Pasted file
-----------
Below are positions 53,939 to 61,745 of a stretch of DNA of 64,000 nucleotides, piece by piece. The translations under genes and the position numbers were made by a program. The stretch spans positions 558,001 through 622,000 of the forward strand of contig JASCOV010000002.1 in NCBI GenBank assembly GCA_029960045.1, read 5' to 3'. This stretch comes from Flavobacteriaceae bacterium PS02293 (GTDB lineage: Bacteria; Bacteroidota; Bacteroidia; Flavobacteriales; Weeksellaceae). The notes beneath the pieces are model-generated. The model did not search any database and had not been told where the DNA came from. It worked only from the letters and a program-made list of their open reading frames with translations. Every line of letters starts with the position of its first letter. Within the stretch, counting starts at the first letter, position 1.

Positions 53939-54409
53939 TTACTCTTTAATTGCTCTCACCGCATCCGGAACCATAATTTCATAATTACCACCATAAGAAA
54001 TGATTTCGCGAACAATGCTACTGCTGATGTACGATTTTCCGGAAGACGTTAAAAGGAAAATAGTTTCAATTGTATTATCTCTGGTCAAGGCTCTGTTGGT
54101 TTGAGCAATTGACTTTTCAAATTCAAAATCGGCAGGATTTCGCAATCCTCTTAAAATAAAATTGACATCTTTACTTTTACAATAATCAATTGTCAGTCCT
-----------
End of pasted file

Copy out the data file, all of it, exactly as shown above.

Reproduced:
Below are positions 53,939 to 61,745 of a stretch of DNA of 64,000 nucleotides, piece by piece. The translations under genes and the position numbers were made by a program. The stretch spans positions 558,001 through 622,000 of the forward strand of contig JASCOV010000002.1 in NCBI GenBank assembly GCA_029960045.1, read 5' to 3'. This stretch comes from Flavobacteriaceae bacterium PS02293 (GTDB lineage: Bacteria; Bacteroidota; Bacteroidia; Flavobacteriales; Weeksellaceae). The notes beneath the pieces are model-generated. The model did not search any database and had not been told where the DNA came from. It worked only from the letters and a program-made list of their open reading frames with translations. Every line of letters starts with the position of its first letter. Within the stretch, counting starts at the first letter, position 1.

Positions 53939-54409
53939 TTACTCTTTAATTGCTCTCACCGCATCCGGAACCATAATTTCATAATTACCACCATAAGAAA
54001 TGATTTCGCGAACAATGCTACTGCTGATGTACGATTTTCCGGAAGACGTTAAAAGGAAAATAGTTTCAATTGTATTATCTCTGGTCAAGGCTCTGTTGGT
54101 TTGAGCAATTGACTTTTCAAATTCAAAATCGGCAGGATTTCGCAATCCTCTTAAAATAAAATTGACATCTTTACTTTTACAATAATCAATTGTCAGTCCT